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Institute of Formal Methods in Computer Science

Model-Checking Kit: Describing properties


Several types of properties can be checked, e.g. deadlock-freeness, reachability, safety and liveness properties. Except for deadlock-freeness these properties will be expressed as formulae. Therefore, this page is structured in two parts:


Describing reachability properties

First we shortly explain our notion of reachability property. It is a statement about states of the system. For example, the mutual exclusion property of critical regions can be understood as reachability property it amounts to the question if there exists a reachable global state of the system in which two processes have entered their critical regions at the same time. These properties can be expressed with so-called state formulae. A state formula is a propositional logic formula consisting of atomic propositions and logical operators. Details about the syntax are shown here.


Describing safety and liveness properties

Safety and liveness properties will be expressed in terms of temporal logics like CTL and LTL. They are the most popular logics, and together they can express all common safety and liveness properties. A detailed syntax of CTL and LTL is shown here. We shall give a short introduction to LTL and CTL according to [EME90]:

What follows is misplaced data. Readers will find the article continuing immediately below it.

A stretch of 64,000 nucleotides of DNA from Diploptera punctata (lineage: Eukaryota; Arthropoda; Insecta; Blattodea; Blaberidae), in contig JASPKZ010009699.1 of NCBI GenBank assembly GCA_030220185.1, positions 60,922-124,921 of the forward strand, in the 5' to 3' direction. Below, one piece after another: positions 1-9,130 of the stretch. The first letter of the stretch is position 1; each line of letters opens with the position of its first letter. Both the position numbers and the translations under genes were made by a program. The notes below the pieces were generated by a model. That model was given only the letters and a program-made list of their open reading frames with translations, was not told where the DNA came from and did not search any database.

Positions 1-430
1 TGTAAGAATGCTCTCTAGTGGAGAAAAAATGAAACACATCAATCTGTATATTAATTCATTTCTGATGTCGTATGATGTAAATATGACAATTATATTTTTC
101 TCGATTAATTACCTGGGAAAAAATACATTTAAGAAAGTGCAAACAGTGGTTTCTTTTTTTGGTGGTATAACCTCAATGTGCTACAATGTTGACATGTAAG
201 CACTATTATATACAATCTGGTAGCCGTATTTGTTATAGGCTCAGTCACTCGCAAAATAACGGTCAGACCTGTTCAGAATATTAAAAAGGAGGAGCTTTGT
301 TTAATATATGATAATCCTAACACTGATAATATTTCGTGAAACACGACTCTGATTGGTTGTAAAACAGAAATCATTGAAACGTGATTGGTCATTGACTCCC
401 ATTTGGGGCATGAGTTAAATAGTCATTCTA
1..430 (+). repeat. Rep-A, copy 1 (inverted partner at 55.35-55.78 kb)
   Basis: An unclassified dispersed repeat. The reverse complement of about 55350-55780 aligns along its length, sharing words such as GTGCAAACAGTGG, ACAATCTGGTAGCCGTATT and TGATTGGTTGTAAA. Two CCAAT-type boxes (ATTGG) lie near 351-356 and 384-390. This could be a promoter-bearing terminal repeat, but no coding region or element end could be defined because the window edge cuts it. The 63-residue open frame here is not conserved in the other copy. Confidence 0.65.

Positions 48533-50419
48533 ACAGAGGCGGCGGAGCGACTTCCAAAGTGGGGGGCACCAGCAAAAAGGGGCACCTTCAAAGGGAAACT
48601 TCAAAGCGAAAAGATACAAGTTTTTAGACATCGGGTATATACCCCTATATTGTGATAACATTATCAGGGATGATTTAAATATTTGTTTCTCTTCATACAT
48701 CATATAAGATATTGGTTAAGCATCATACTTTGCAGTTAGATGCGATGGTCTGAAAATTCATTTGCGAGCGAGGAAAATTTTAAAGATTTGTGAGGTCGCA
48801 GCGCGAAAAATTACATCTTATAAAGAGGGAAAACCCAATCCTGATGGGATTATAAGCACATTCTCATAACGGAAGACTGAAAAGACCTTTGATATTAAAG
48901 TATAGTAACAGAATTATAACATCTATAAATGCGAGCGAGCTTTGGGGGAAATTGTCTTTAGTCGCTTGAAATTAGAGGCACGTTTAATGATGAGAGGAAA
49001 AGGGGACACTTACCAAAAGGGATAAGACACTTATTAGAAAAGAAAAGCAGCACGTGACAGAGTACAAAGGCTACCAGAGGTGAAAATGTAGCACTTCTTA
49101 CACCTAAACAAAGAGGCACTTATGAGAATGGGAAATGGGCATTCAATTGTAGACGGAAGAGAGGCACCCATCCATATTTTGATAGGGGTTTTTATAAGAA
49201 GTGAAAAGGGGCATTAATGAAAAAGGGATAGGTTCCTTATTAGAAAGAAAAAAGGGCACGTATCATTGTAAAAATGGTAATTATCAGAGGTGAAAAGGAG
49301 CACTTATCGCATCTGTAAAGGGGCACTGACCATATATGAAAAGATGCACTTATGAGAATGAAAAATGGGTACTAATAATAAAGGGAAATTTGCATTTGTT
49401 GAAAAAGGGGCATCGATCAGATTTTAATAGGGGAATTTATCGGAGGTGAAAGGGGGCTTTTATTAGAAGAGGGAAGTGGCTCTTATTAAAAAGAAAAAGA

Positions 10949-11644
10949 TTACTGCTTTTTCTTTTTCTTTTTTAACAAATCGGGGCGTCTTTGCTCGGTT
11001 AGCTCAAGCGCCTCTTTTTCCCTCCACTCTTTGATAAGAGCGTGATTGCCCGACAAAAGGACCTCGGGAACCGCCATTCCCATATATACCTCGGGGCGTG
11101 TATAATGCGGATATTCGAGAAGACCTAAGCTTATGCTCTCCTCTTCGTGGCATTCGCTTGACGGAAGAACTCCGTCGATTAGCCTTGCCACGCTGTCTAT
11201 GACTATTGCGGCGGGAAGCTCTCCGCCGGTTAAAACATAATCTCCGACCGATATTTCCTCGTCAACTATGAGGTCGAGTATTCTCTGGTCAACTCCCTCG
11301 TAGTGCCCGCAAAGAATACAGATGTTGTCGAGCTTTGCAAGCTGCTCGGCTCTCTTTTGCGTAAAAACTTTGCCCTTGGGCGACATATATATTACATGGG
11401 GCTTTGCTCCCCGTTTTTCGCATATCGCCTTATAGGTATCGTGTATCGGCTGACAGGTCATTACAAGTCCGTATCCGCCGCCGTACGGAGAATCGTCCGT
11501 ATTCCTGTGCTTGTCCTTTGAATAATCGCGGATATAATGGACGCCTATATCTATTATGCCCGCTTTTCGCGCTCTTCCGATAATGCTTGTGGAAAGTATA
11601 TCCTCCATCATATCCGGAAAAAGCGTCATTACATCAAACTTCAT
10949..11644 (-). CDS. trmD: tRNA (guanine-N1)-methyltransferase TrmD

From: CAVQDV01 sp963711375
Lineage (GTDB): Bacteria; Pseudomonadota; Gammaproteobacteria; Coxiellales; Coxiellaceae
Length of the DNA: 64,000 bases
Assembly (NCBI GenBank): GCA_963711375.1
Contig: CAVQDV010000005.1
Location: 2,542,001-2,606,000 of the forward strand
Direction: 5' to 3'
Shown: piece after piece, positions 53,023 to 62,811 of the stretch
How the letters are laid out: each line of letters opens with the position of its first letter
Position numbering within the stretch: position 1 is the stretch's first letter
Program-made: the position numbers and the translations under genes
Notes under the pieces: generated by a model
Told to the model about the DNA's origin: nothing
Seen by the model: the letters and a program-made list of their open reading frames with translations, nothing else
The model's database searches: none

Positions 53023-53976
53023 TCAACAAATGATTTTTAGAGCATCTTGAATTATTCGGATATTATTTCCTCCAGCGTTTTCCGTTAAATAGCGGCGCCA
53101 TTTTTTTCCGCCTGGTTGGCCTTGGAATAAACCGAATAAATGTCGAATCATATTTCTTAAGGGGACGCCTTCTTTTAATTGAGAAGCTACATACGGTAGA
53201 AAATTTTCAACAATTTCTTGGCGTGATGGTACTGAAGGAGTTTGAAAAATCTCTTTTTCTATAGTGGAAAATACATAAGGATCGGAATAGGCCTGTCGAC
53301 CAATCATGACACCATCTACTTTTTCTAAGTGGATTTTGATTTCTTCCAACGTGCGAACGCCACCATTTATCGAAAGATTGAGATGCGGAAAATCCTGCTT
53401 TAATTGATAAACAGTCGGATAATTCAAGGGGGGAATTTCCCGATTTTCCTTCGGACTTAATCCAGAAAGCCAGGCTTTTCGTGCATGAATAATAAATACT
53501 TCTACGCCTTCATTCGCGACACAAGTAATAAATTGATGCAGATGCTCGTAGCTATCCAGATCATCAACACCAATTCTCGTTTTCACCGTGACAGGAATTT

• LTL
    means Linear Temporal Logic. Here the underlying structure of time is a totally ordered set. In the following the time corresponds to (N, <). Under this assumption the time is discrete, has an initial moment with no predecessors and is infinite into the future. LTL formulae consist of atomic propositions, boolean connectives and temporal operators. Temporal operators are Gp ("always p", "henceforth p"), Fp ("sometime p", "eventually p"), Xp ("nexttime p") and pUq ("p until q"). The figure below illustrates their intuitive meanings:

    The algorithms offered by the Kit support only the next-free fragment of LTL.

  • CTL

  • is closely related to branching time logics. The underlying structure of time is assumed to have a branching tree-like nature. It corresponds to an infinite tree where each node may have finitely many successors and must have at least one successor. These trees have a natural correspondence with the computations of concurrent systems or nondeterministic programs. A CTL formula consists of a path quantifier [A (all paths ...), E (it exists a path ...)] followed by an arbitrary linear-time formula, allowing Boolean combinations and nestings of linear-time operators (G, F, X, U).

Selected References

  E. A. Emerson. Temporal and Modal Logic. Handbook of Theoretical Computer Science, vol. B, pages 997 - 1067, Elsevier Science Publishers B. V., 1990.

Next chapter: Checking properties